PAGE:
Fall Maintenance Tip from Raymus Homes

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Caring For Your Lawn in Spring

By Raymus Homes - 3-4-2014

Old Man Winter is about to take his leave. The end of the cold weather clears the way for the rejuvenating sunlight and warmth of the spring season. The sounds of snow-blowers and ice being scraped gives way to lawnmowers and the antics of children. New life being breathed into the greenery means it’s time to dust off the landscaping tools. Americans place more value on their lawns than any other country, collectively spending over six billion dollars a year on the various products used to cultivate a lively, green lawn. To have that perfect lawn in the summertime for enjoying lounging and barbecues, the process should start in spring. The damage that winter can cause to a lawn is unavoidable, but you can still take steps to have that perfect, lush lawn by the time you pull out the grill and spatula. And that means beginning as soon as possible.

During winter, the cold temperatures and the fluctuations between dry and wet ground can cause a great deal of stress on the grass and soil. The sooner you deal with issues, the better. A very common issue is that of compacted soil. It’s very difficult for grass to take root when the soil is compressed, but there are some very tough species of weeds that can force their way in, and it can be hard to remove the entire thing when the soil is hard. To test how compacted the soil is, take a garden fork and poke it into the soil. If it doesn’t enter more than two inches without applying unreasonable force, you will probably need to get the soil aerated. You can use an aerator to take small plugs out of the ground (those little clumps of dirt that you probably thought were dog poop when you were a kid). You might also encounter issues with thatch in your lawn. This invasive plant can form a thick layer over the grass that makes it harder for it to absorb water and minerals. Thatch can be removed with specialized tools.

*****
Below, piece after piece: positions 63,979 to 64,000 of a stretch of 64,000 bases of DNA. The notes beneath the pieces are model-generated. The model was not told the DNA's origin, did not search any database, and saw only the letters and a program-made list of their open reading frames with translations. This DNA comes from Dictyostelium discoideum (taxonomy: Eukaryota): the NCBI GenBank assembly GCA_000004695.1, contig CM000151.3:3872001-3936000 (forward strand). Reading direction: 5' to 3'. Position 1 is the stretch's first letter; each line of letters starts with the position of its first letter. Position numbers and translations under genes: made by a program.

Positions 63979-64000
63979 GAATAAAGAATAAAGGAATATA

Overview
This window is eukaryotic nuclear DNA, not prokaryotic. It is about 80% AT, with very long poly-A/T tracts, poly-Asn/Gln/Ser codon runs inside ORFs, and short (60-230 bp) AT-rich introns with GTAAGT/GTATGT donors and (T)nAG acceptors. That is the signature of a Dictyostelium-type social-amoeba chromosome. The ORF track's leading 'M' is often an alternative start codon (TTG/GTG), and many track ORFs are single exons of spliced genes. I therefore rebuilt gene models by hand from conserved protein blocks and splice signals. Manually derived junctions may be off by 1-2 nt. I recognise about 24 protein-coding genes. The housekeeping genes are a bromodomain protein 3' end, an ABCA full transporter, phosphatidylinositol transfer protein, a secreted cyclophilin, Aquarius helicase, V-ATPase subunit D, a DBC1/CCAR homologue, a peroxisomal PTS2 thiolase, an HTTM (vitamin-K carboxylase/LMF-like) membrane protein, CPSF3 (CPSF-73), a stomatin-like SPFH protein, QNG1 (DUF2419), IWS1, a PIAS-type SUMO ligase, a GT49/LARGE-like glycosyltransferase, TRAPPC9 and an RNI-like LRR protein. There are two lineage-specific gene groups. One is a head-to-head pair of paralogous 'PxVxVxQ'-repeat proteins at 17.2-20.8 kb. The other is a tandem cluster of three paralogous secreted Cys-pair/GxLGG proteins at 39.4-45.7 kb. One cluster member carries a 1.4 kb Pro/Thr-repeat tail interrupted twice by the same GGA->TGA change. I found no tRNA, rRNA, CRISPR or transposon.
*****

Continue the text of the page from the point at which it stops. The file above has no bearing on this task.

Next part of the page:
If winter was particularly unkind to certain areas of the lawn, you might be left with unsightly “bald” areas that make the lawn look patchy or dead zones that are brown and brittle. Reseeding these areas can make for a dramatic improvement, but the problem could keep coming back if you don’t deal with the underlying problems. In addition to the aforementioned compaction problem, your soil might have a lack of nutrients that are essential for healthy grass. You can find out where you can have soil tested in your local area to determine what exactly is missing and what you need to add to correct it.

You are probably well aware of the amount of care it takes to cultivate a healthy lawn. It’s crucial that you follow through with new grass that you plant to help it reach its peak potential. This means providing ample water and a good fertilizer.

Mowing seems like a straightforward activity. When the grass gets long, you fire up the mower and make it… well, less long, right? To keep the grass as healthy as possible and avoid putting too much shock and stress on the lawn, it’s actually quite important to gauge the height of the grass and the amount of time between each mowing. While you may be tempted to cut it extra short to reduce the frequency of needed mowing, this can be a mistake. Shorter grass means the sun can reach more of the ground, and that makes it easier for the soil to dry out and for weeds to take hold. In general, you only want to remove about a third of blade length each time you mow. And don’t worry about removing the clippings, as they can beneficial for the ground.

Giving your lawn that extra push in spring can make it even more beautiful and enjoyable by the time summer comes around.

For more tips on lawn care, as well as other subjects, be sure to visit SnyderHomes.com, a builder of new homes in Williston VT.